Bundles of eggs and sperm are released from an Acropora coral colony during an annual coral spawning event on the Great Barrier Reef. During the spawning, coral polyps release tiny egg and sperm bundles simultaneously allowing the coral to reproduce and grow. This natural phenomenon usually occurs once a year, triggered by warm summer temperatures after a full moon. However this year, scientists witnessed a unique spilt spawning event.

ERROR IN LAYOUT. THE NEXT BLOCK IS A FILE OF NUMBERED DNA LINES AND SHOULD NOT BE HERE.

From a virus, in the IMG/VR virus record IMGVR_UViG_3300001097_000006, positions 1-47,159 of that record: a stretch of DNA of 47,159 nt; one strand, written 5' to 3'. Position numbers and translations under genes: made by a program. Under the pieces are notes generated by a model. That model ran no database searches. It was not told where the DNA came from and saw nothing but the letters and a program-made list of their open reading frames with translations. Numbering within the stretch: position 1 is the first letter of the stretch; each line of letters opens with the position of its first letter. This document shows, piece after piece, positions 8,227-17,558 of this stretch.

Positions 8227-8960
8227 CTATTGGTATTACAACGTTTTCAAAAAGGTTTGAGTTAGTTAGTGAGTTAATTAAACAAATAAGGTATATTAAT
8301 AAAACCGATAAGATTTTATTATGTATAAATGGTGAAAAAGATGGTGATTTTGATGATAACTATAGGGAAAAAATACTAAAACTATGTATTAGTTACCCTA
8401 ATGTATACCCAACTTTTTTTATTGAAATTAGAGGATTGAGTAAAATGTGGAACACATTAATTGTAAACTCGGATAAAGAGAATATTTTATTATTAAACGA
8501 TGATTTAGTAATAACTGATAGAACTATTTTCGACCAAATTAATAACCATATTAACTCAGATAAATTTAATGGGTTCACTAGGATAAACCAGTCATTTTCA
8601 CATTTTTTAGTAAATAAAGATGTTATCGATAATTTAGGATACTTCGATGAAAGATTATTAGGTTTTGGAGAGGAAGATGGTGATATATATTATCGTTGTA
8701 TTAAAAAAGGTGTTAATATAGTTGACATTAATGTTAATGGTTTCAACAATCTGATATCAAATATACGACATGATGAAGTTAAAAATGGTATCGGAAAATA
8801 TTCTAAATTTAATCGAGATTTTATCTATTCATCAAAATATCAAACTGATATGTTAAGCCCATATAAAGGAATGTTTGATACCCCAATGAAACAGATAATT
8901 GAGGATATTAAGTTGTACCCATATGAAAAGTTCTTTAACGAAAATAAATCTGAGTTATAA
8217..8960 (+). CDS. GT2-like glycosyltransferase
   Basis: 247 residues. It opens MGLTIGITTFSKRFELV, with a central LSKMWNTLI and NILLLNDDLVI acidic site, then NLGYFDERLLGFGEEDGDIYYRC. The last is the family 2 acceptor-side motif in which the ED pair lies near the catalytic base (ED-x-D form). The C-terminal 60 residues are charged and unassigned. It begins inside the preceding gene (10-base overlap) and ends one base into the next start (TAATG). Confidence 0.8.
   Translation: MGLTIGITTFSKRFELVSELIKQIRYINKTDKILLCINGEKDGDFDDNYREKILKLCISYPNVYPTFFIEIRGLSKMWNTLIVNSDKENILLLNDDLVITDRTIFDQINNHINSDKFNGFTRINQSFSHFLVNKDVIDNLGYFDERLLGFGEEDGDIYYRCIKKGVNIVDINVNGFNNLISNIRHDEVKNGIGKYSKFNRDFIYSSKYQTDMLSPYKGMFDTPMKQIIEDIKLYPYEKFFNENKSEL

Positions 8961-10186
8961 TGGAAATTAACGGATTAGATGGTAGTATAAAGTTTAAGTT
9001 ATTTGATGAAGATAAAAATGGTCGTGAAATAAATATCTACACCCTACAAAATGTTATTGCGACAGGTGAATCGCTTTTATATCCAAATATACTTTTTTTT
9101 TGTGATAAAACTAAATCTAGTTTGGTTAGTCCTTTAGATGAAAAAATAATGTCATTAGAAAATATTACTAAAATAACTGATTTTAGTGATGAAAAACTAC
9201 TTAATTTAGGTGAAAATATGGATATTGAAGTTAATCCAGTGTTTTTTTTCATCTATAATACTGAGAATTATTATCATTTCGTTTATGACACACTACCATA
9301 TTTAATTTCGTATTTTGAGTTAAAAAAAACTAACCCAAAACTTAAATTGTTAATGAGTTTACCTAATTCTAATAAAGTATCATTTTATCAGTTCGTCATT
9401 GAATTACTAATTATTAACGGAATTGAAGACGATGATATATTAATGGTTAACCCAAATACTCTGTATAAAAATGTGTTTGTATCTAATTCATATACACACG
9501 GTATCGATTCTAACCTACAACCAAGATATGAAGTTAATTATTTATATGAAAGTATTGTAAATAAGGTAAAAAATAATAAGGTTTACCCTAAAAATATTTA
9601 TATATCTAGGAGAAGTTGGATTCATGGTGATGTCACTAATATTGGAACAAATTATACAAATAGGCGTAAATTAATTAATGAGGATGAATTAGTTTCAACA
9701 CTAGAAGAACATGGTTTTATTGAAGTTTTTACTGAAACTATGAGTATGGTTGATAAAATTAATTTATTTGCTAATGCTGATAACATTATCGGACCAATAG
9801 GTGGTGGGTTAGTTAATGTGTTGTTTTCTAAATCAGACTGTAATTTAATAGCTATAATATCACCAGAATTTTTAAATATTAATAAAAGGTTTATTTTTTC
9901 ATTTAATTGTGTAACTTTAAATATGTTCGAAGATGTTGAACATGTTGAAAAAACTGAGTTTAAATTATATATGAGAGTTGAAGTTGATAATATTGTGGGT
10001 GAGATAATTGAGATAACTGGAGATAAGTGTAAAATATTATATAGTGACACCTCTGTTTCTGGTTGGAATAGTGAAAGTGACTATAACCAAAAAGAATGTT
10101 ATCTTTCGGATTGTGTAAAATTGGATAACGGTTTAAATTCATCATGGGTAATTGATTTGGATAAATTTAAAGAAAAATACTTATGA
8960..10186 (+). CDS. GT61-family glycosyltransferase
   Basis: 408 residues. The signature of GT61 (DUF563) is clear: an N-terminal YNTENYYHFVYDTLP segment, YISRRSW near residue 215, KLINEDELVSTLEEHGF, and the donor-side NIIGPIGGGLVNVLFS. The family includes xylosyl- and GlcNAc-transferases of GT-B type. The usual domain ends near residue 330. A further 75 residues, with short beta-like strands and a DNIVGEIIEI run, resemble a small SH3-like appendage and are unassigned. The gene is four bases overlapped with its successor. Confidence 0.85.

Coral spawning is an essential process of a healthy reef, and also a critical time for scientists to collect the data needed to help protect coral reefs in a changing ocean. Spawning provides scientists opportunities to increase knowledge. Due to warming ocean temperatures, scientists are unsure how climate change will impact spawning events and survival of coral reef ecosystems into the future